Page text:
At dignity, equality, honesty, joy and pleasure.

 

 

Grim research

February 24, 2017

bomb

The morning after the bombings,

I realized that my bag held three books,

All on the lives of serial killers, grim research for a writing project.

Sure, but I admit I nearly laughed out loud thinking about rescuers who would find me,

How they’d look in my bag and think,’Whoa, maybe this one was for the best!’

-#WordWarrior Cristin O’Keefe in ‘All I’d leave behind’

a-writers-bag

My hottest poem

August 3, 2016

My hottest poem

Check out the link above to watch a video we did for one of the poetry pieces from my upcoming collection. Enjoy and please share.

 

 

Reading in unusual spaces-June 2016 edition

June 13, 2016

jevanjeeWe shall find all precious substance,

We shall fill our houses with spoilProverbs of Solomon.

Perhaps the above Proverbs explains my own expectations for the June 2016 edition of the Goethe Institut facilitated event ‘Reading In Unusual Spaces’. But just like anything unusual, you just have to prepare for anything.

Curated by writer Tony Mochama aka Smitta Smitten of The Standard Media, writers and other literature enthusiasts met at the Goethe Institut on Satuarday morning 10 a.m. on June 11 2016.

We then walked over to Jevanjee Gardens where we were divided into groups of three. In these groups, we approached random people at Jevanjee inorder to share our love for literature. Since Jevanjee is synonymous with preachers, the organisers felt that some Proverbs of Solomon would be appropriate. I think we could have used other forms of literature too.

The first duo we approached said they were actually in a meeting so we moved on to another guy who was seated solo under a tree. He said his (Kibera) hood name was Wailer and boy! was he a sport. He even read some of the Proverbs out loud for us and explained their applications in life today. Wailer pointed out that he too was a reader. He also had friends who wrote but do not publish since they do not know where to go. He was at Jevanjee because he was waiting for his colleague so they could go for a children’s face-painting job just across the road.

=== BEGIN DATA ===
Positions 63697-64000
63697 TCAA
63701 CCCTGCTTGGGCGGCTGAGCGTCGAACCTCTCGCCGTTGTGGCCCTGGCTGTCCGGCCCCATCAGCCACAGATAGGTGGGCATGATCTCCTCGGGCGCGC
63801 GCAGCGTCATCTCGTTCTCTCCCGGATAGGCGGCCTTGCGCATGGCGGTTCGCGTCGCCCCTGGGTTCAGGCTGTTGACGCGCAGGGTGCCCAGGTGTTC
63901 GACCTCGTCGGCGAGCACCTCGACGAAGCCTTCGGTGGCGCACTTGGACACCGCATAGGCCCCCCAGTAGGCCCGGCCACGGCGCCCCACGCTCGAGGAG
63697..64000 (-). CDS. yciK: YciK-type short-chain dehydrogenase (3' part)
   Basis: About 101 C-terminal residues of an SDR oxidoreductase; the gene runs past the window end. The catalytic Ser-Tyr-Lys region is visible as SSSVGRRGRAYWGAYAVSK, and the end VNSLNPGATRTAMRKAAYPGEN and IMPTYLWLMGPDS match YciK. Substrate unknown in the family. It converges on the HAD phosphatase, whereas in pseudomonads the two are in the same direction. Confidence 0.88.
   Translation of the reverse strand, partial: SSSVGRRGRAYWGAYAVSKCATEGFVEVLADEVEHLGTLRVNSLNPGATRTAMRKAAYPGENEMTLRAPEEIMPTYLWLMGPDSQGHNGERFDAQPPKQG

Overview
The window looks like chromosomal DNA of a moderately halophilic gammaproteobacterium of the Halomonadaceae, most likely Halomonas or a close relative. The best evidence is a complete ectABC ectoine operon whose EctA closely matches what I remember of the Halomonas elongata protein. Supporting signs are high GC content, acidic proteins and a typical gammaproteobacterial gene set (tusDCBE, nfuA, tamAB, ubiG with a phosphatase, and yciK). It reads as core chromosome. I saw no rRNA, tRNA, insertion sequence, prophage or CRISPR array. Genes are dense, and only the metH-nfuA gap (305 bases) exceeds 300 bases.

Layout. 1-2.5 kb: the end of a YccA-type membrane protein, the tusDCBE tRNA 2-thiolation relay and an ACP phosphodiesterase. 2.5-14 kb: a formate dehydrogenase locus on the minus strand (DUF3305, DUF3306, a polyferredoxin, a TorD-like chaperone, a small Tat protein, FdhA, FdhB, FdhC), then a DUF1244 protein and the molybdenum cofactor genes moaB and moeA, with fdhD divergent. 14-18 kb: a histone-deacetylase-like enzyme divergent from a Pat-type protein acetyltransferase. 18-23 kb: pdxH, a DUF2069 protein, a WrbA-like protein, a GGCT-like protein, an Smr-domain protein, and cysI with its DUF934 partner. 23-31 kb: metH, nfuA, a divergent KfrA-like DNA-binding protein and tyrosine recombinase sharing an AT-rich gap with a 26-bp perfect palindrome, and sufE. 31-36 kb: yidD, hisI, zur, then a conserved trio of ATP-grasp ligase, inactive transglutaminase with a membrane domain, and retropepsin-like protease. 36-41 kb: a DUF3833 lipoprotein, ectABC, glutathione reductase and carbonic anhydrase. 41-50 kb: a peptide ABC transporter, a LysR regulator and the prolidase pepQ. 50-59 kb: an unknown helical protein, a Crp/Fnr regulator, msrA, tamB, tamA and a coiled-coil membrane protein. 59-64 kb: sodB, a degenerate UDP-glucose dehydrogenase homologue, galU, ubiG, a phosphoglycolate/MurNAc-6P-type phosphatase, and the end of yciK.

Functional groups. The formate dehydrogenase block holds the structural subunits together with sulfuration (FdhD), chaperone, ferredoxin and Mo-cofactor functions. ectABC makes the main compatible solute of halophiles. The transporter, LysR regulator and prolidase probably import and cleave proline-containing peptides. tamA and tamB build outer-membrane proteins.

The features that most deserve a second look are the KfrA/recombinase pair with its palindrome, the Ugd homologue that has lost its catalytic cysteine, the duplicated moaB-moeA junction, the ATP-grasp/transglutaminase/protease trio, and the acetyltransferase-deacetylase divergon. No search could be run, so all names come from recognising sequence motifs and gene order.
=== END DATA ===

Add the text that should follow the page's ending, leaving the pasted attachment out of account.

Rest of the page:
Thereafter, we shared experiences, observations and lessons and one of the craziest ones I remember was from Tony’s group. They had found two men carrying suitcases and looking confused. Upon further enquiry, they discovered that these men were just about to be conned. They had been promised jobs in Kakuma, Northern Kenya in exchange for Kshs. 3,000. They did not doubt the job advert because ‘it was in the newspaper’. The person they were dealing with was still unreachable but they had been waiting there for him for a while already-ready to start their jobs in Kakuma immediately.

Some of the people we found at Jevanjee have smartphones too but none of them was reading as they waited, passed time in readiness for something else or smoked cigarettes. Why not read meanwhile?

Our next stop was the Imax Theatre where we read some poetry printed out by the organiser. ‘Priest accused of not wearing a condom’ by Paul Durcan was quite a discussion starter.